Wednesday, March 12, 2008
"In thinking about career & success, the key is ability and integrity" said Fox, a veteran CEO himself. "And here are the 10 'Ps' you have to watch out for":
- People - The primary component to success or failure
- Passion - I believe in it, and will make it happen
- Perspective - What is this all about?
- Priorities - What is the most important objective?
- Performance - Being noticed for what you do
- Personality - How other people see you
- Pragmatic - There is more than one way
- Power - Recognize where it is and use it judiciously
- Politics - Be very alert & cautious
- Perfect - The enemy of good
Tuesday, March 11, 2008
Is it just harder to be a CEO today than it was in yester-year? The AeA Los Angeles Council proudly brings Bob Fox to the table tonight to examine not only that question, but to identify the common traits and characteristics of what turns a CEO from savior to barbarian. (See keynote descriptor)
Tuesday, March 4, 2008
I was recently exposed to a book entitled “The Human Side Of Corporate Governance” by Morten House. Deep inside its pages I found a passage about “Barbarians and CEOs” which tickled me since we’re hosting a dinner on 03/11/08 entitled “Barbarians & Other CEO’s I’ve Known” with Bob Fox as the keynote. (see blog entry below)
According to my quick research on the topic, the “ABCs” of most corporate boards fit into one of three types:
- A – “aunt boards” –typical in small firms where no one has any role other than a notch on their resume. Often described as a “pool of helpers,” they play the role of discussion-partner, crying-shoulders, and source for advice in decision-making.
- B – “barbarian boards” –typically described as having a distant, and sometimes hostile relationship with their CEOs. They do not trust the management, and the management does not trust them.
- C – “clan boards” –typically generated though an inner circle of connected people, constituting a distinct network. The “clan” members tend to support each other during board meetings, and traditionally, there is a mutual support between the board members and the CEO.
What becomes obvious is that while the board roles might vary depending on the attributes of the CEO (tenure, ownership & competence), the main purpose of the board is to enhance executive decision-making and improve organizational performance.
With issues of social responsibility, transparency and corporate governance in the spotlight, boards must find techniques for strengthening their organizations. Where “financial capital” used to be the primary measure of success, “human capital” has become equally critical. So described by Wikipedia, "the concept of a corporate board’s fiduciary duty has to expand to include social, environmental and human rights issues."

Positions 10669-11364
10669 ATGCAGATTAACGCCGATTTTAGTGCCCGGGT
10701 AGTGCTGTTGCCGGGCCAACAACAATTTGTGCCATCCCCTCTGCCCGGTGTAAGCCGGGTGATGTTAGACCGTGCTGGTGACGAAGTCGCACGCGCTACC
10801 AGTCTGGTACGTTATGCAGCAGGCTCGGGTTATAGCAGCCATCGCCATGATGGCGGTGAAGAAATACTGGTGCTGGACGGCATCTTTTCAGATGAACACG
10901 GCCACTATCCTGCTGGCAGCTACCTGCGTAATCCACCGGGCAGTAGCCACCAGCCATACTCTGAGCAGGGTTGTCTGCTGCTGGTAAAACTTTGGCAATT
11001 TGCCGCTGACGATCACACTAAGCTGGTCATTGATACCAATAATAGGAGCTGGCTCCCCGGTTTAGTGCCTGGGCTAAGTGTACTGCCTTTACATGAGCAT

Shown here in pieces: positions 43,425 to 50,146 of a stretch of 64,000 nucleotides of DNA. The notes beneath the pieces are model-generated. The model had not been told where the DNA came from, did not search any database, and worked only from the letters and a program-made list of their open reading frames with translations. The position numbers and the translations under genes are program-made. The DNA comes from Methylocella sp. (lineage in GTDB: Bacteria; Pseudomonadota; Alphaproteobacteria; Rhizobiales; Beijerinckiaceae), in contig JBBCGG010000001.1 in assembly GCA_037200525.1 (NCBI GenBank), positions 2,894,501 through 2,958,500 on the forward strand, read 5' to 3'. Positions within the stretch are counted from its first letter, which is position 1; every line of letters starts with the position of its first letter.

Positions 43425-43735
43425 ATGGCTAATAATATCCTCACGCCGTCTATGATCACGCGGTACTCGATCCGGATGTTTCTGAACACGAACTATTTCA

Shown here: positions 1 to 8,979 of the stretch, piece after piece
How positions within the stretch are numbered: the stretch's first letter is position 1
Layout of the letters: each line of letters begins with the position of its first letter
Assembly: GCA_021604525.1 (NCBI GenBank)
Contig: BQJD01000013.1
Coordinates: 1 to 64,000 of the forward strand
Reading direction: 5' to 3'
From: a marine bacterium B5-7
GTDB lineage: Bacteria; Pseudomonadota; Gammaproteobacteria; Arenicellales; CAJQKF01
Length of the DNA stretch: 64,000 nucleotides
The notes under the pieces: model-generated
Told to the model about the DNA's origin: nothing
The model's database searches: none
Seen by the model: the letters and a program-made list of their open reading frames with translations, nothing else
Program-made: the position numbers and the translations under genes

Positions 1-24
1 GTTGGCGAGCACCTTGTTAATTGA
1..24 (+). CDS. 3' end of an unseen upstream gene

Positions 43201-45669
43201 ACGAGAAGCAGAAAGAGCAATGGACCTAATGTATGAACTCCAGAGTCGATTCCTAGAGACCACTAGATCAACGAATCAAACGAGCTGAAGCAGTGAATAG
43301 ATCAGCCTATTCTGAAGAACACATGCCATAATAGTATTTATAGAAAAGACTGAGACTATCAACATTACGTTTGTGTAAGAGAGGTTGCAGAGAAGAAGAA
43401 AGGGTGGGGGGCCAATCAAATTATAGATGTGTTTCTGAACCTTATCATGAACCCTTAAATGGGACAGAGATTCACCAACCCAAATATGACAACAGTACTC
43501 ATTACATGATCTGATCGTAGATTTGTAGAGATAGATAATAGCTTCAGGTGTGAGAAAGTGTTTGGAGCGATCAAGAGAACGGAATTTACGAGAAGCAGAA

My observation is this: the board’s ideology of “making dollars” has to graduate to “making sense” if the organization is to be heralded and survive.
Sunday, March 2, 2008
By viewing sustainability "though a business lens," Intel’s has begun answering the question "How Does Going Green Impact The Bottom Line?"
According to Intel President & CEO, Paul Otellini, Intel has dedicated capital funding for energy conservation projects to the tune of $20-million dollars (since 2001) and has achieved savings of more than $42-million and more than 500-million kilowatt hours.
As Intel’s Corporate Responsibility Director, Dave Stangis notes, Corporate Social Responsibility is now "a boardroom conversation."
From boardroom to classroom, I am pleased to say that Intel has agreed to be a GOLD SPONSOR for the AeA Los Angeles Council "green" event on 03/20/08.
It's clear that Intel believes that global climate change is a serious economic, social and environmental challenge that warrants an equally serious societal and policy response. In 2006, Intel joined the U.S. EPA’s Climate Leaders program, pledging to reduce its global greenhouse gas (GHG) emissions 30 percent per production unit from 2004 to 2010. “Intel helped establish a goal for PFCs (perfluorocompounds) that the entire industry could support,” Otellini told CRO.
It's perhaps no surprise that Intel, on Wednesday 02/27, was announced #1 of the "100 Best Corporate Citizens" of 2008, by CRO Magazine. Developed with an eye on large, impactful corporations in 8 categories:
- Climate Change
- Employee Relations
- Human Rights
Intel rose to the top. According to CRO, Intel ranked in the top 100 in five of the eight categories, scoring its best mark in Environment (which measures environmental disclosures, policies and performance) and in the top 200 in another category, Philanthropy. CRO gave Climate Change and other issues related to the environment the greatest weight because of their accute importance. (view methodology)
In the 9 years that this list has been tabulated, just three companies -- Intel (#1), Cisco (#14), Starbucks (#35) have appeared on the list every year. (See the list)
Companies that were involved in a recent (during the past 3 years) major public scandal (involving significant government-or-regulator imposed fine; major governemnt-initiated lawsuit; admission of guilt or conviction; major corpoate governance lapse; or other comparable infraction) were listed by CRO as "In The Penalty Box" (take a look)
GO GREEN WITH THE AeA! Come to our event on 03/20/08.